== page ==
Please login to the form below

Not currently logged in

Rigel and Ultragenyx claim approvals for rare drugs

Tavalisse and Crysvita are set to treat patients with chronic ITP and XLH, respectively


The FDA gave the go-ahead to a pair of rare disease therapies this week, both marking the first-ever approvals for developers Rigel Pharmaceuticals and Ultragenyx.

Rigel got a green light from the FDA for chronic immune thrombocytopenia (ITP) therapy Tavalisse (fostamatinib), although there was a sense of déjà vu as it prematurely published a press release on its website trumpeting the milestone last week, causing a surge in its share price before the mistake was spotted.

All’s well that ends well however, with the US regulator giving its blessing to the first-in-class oral spleen tyrosine kinase (SYK) inhibitor after a lengthy and often turbulent development pathway, including a failed phase III trial in ITP. Rigel said it intends to launch Tavalisse (fostamatinib) in the US in May and - so far - hasn’t revealed what it intends to charge for the drug. It also plans to submit the drug in Europe before the end of the year and in Canada in 2019.

ITP is a disease caused by low platelet counts that lead to bruising, bleeding and fatigue. According to the company, Tavalisse targets the underlying autoimmune cause of the disease by impeding platelet destruction, providing “an important new treatment option for adult patients with chronic ITP”. At the moment ITP is treated using drugs to boost platelet counts, steroids to reduce the immune response and surgery to remove the spleen, but a sizeable proportion of patients don’t respond to those therapies.

Fostamatinib was being developed as a treatment for rheumatoid arthritis by AstraZeneca (AZ), but the big pharma company returned rights to the drug in 2013 after disappointing phase III trials. Rigel is also developing it for additional indications, including autoimmune haemolytic anaemia and IgA nephropathy.

Ultragenyx’s FDA approval was for Crysvita (burosumab), which has become the first approved drug for adults and children ages one year and older with X-linked hypophosphatemia (XLH), a rare, inherited form of rickets that affects around 3,000 children and 15,000 adults in the US.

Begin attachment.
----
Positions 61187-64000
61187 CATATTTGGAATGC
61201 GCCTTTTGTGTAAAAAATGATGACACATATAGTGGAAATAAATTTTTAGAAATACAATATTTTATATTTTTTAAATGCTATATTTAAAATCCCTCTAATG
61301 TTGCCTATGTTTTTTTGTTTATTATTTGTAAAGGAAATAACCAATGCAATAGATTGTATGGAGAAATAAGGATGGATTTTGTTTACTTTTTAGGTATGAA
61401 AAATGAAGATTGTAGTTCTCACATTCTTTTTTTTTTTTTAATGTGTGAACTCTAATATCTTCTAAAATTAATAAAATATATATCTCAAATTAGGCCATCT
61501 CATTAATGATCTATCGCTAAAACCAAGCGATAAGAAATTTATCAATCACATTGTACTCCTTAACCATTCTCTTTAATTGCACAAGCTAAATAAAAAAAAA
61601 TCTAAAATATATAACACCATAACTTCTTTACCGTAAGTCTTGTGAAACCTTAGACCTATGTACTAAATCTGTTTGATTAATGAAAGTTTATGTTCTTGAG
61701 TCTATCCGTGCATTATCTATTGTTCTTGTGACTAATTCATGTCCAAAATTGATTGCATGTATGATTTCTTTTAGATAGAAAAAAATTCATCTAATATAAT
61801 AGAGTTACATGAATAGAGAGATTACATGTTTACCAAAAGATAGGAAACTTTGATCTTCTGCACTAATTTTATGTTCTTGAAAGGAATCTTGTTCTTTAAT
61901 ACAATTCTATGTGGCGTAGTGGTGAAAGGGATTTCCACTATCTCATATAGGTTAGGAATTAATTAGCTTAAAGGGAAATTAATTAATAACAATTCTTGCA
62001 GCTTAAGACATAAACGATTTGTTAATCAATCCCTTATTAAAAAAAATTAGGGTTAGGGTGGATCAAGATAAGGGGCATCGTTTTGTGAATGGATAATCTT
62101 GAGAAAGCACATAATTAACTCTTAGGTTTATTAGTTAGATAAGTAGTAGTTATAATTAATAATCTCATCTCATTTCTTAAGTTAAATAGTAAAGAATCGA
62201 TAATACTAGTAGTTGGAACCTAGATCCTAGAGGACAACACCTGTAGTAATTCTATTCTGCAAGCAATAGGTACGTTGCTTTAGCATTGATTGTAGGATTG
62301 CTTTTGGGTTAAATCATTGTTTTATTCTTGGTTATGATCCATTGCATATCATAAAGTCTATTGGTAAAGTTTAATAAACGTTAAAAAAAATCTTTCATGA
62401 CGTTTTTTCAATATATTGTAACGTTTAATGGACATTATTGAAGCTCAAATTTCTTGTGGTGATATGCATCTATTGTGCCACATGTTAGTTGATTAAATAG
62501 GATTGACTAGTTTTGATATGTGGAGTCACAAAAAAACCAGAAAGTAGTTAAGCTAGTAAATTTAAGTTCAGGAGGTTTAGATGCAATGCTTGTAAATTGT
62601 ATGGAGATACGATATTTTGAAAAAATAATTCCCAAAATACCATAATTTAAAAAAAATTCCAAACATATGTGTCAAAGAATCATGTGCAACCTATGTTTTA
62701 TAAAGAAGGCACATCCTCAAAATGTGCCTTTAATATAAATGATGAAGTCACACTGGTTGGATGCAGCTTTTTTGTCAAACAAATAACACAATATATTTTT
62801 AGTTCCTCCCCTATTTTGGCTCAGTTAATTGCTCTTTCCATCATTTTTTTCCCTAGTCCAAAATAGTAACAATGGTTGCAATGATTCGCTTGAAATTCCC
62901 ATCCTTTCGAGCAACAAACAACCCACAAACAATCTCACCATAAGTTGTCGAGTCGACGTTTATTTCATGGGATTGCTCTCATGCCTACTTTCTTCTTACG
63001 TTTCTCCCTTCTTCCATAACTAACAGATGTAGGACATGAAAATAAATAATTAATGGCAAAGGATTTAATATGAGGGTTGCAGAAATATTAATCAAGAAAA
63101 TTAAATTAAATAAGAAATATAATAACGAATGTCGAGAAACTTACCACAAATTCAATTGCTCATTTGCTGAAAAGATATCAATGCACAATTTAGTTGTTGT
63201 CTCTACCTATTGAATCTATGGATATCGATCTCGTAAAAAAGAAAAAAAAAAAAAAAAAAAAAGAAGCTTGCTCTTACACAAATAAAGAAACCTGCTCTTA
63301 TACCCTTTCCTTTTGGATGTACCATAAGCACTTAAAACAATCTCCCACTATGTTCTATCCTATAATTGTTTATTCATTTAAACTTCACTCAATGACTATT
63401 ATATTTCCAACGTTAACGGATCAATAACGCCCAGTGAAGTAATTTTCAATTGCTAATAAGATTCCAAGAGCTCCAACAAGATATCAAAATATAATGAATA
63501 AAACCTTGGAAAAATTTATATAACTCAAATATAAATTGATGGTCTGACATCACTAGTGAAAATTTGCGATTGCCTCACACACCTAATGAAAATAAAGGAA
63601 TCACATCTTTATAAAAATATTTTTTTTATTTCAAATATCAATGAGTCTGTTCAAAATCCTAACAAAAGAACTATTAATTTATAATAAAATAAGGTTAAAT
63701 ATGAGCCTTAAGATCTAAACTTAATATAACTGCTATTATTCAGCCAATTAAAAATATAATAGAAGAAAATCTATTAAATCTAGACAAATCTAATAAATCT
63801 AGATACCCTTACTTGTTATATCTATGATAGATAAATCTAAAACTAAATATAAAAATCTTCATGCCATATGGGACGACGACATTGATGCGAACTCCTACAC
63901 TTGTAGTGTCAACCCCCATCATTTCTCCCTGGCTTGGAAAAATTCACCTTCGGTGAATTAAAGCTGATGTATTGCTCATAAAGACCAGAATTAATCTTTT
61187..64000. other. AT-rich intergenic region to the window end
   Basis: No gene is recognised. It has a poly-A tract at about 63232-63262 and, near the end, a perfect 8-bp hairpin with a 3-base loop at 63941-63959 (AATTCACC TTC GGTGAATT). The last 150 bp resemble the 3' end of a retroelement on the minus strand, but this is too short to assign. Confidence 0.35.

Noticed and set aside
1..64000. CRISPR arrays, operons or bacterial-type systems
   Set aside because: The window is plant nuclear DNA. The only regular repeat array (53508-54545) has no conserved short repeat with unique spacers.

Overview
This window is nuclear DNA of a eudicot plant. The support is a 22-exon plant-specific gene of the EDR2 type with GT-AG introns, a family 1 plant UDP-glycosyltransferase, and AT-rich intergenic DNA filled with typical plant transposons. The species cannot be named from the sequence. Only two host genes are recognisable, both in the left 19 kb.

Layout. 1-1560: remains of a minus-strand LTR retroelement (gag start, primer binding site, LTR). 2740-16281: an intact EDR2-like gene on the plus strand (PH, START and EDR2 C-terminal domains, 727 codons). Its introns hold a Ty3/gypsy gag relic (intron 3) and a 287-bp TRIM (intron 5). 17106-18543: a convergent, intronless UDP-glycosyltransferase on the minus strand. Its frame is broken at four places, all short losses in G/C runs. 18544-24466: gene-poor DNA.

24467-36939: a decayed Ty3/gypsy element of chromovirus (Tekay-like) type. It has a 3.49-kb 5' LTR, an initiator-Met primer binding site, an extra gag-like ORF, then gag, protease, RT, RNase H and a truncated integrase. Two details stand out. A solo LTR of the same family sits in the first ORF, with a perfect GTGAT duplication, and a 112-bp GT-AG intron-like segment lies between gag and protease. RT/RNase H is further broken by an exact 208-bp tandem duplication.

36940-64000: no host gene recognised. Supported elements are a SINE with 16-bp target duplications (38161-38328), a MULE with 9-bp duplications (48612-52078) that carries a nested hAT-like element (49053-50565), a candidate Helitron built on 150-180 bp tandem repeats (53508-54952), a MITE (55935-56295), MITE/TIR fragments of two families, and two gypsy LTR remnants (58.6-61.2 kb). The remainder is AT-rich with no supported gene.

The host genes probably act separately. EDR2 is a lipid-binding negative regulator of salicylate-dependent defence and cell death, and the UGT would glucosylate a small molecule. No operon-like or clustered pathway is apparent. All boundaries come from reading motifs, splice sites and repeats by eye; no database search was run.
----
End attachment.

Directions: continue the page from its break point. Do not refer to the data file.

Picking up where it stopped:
The symptoms, which also include impaired bone growth, dental problems and severe pain, are linked to low blood phosphate levels.

Ultragenyx already has one approved drug on the market - mucopolysaccharidosis type VII therapy Mepsevii (vestronidase alfa), which got the nod from the FDA last November - but analysts say Crysvita is likely to be a much larger market opportunity with blockbuster sales potential. The company has set the annual price of the drug at $160,000 for a paediatric patient and $200,000 for adults.

Piper Jaffray analyst Christopher Raymond said that the FDA approval is for a broader group of patients than in Europe, where Crysvita was approved in February only for use in paediatric patients. He’s predicting sales could reach $336m in 2022.

Ultragenyx has also picked up a second rare paediatric disease priority review voucher for the approval, having sold the first one for $130m.

Article by
Phil Taylor

19th April 2018

From: Research



Featured jobs

Subscribe to our email news alerts


Add my company
An agency called Owen

We’re a Healthcare Communications Agency specialising in Multi-channel Marketing to make you Digitally Fitter, Stronger & Faster....

Latest intelligence

Precision paediatrics: Treating patients with CAR-T
Dr Stuart Adams specialises in using T-cell therapy to treat paediatric patients at Great Ormond Street Hospital. Here, he explains what it was like to develop and deliver a groundbreaking...
What does it mean to be an agile organisation
We spoke with Philip Atkinson to learn how healthcare and pharmaceutical companies can rapidly respond to changes in the market....
Battling breast cancer with precision medicine (Part 2)
Dr Mark Moasser treated breast cancer survivor Laura Holmes-Haddad (interviewed in part one) with an innovative precision medicine, which at the time was yet to be approved. Here he gives...